Gaston County, North Carolina Fire, Rescue Squads May Merge

Some rescue officials are suggesting merging volunteer rescue squads with fire departments to improve emergency medical response in Gaston County.

They also say that no matter what happens, the county must find a way to provide the squads with more funding to keep them running.

Rescue squads have been losing volunteers in recent years, making it harder for them to respond to an increasing call volume. And some critics say that they aren't needed because fire departments and paramedics with Gaston Emergency Medical Services are already doing the job.

But Gaston County's eight volunteer rescue squads remain an integral part of its emergency response system.

Some days, rescue squad volunteers say they feel like the forgotten cousins of firefighters and paramedics. They can help pry victims from wrecked cars, treat patients and take them to the hospital, or search for someone lost in the river or woods.

But they don't respond to all of their calls for service. They don't have the medical training to provide advanced life support. And they don't receive anywhere near the level of public funding as volunteer fire departments, which have taxing authority.

"We feel like we're pushed aside, even though we do a lot," said Randy Neill, chief of the Cherryville Rescue Squad.

GEMS, the only emergency medical services provider in the county with highly trained paramedics, is the primary EMS provider in Gaston County. Rescue squads and some of the county's 27 volunteer and city fire departments are staffed by emergency medical technicians, who cannot provide advanced life support.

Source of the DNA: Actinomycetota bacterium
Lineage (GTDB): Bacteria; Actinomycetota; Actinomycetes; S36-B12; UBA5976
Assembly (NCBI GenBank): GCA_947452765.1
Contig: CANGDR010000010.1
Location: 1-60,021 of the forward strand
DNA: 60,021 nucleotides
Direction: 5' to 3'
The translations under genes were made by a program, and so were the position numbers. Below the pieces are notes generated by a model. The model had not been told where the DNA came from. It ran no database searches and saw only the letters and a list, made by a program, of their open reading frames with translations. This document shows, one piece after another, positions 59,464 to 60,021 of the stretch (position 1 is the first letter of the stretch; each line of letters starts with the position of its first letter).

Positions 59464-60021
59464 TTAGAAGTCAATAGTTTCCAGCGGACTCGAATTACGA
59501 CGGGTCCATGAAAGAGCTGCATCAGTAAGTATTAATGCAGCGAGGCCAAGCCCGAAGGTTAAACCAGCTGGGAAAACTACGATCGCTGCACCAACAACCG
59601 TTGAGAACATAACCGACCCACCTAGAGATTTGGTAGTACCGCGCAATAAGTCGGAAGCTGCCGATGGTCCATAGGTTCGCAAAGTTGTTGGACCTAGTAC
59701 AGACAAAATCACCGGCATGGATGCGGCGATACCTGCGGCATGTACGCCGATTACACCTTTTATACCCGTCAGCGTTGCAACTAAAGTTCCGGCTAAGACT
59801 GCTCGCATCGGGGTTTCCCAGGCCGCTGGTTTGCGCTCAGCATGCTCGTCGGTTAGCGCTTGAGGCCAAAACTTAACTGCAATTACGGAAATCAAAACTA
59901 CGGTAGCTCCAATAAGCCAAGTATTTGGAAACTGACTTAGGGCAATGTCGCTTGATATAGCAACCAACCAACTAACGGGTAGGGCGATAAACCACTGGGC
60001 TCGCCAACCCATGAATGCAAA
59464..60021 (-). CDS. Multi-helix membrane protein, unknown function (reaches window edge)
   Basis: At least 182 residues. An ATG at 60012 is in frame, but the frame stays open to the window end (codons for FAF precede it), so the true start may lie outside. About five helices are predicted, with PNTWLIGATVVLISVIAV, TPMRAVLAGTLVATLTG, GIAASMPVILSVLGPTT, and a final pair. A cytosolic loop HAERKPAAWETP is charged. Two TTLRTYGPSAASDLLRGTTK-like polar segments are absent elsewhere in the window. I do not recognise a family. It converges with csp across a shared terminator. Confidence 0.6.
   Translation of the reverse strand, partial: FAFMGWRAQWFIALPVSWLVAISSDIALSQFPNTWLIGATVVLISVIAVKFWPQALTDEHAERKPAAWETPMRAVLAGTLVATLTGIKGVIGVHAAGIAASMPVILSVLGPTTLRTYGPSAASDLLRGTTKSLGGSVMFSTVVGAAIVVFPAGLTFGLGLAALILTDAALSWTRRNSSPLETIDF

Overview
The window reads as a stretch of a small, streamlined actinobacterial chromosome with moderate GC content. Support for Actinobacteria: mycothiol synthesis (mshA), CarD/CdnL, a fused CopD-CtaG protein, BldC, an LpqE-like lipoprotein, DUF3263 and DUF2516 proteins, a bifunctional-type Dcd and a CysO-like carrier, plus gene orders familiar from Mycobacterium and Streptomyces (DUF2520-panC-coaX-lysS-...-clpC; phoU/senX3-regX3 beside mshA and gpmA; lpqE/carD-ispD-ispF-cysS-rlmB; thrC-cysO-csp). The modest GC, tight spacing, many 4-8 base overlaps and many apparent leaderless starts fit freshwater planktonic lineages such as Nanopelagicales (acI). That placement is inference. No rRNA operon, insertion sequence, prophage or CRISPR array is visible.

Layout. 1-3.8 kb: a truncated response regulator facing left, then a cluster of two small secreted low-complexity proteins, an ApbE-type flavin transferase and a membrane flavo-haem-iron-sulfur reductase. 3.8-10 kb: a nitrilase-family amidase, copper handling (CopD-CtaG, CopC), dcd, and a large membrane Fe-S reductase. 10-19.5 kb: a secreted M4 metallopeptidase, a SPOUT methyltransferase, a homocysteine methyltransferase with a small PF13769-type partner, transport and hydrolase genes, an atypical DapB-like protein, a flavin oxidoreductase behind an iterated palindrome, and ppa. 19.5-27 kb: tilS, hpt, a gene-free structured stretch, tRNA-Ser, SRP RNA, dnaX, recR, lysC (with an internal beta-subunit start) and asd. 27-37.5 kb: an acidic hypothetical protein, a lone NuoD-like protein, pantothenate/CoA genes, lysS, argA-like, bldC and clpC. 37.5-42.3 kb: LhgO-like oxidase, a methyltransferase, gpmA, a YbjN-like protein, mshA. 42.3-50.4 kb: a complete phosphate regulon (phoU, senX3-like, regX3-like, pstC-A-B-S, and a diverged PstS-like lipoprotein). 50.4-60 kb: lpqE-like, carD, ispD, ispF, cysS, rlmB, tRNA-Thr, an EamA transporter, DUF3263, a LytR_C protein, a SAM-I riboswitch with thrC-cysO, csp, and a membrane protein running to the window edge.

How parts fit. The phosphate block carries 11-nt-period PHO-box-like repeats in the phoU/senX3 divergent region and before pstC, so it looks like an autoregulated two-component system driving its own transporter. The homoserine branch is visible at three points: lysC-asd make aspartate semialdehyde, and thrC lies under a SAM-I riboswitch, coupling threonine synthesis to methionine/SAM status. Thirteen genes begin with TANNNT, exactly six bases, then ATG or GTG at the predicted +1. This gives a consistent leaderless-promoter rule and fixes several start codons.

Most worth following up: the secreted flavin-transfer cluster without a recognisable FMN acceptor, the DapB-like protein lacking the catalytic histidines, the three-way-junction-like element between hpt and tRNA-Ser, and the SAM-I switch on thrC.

On average it takes GEMS 10.7 minutes to respond to an emergency, nearly two minutes longer than nationally recommended standards.

GEMS directors blame slow response times, in part, on rescue squads that don't answer all of their calls. That leaves the more highly trained paramedics tending to less serious calls. An Observer analysis showed that GEMS, on average, is unable to meet nationally recommended guidelines for response -- less than nine minutes -- on six out of 10 calls.

The biggest problem for squads is funding, officials say. Gaston County provides and maintains two ambulances for each rescue squad. The squads also get paid to take patients to the hospital. Some are paid $15 per call and others are paid based on the number of calls they answer, ranging from $35 to $72 per call.

The squads also rely on their own fund-raising, which can bring in as much as $50,000 per year to help pay for equipment, medical supplies and utility bills.

But fund-raising also can raise questions. Last year the State Bureau of Investigation began investigating what police called a misuse of tens of thousands of dollars at the South Point Lifesaving Crew. The SBI plans to present its finding to the district attorney next week.

Even with fund-raisers, rescue squads don't usually bring in enough money to hire full-time crews during the day when volunteers are at work and unable to man the stations.

In August, for example, the Cherryville Rescue Squad hired four part-time emergency medical technicians at $9 an hour to cover the daytime shift. But the squad couldn't afford to keep them for long and hasn't had the money to start paying those employees again, Neill said.